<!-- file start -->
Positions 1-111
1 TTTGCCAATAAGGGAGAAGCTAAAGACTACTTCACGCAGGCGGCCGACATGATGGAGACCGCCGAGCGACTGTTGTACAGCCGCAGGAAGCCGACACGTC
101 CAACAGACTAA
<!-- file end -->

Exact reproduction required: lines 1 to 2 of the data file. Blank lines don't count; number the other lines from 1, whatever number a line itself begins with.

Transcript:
Positions 1-111
1 TTTGCCAATAAGGGAGAAGCTAAAGACTACTTCACGCAGGCGGCCGACATGATGGAGACCGCCGAGCGACTGTTGTACAGCCGCAGGAAGCCGACACGTC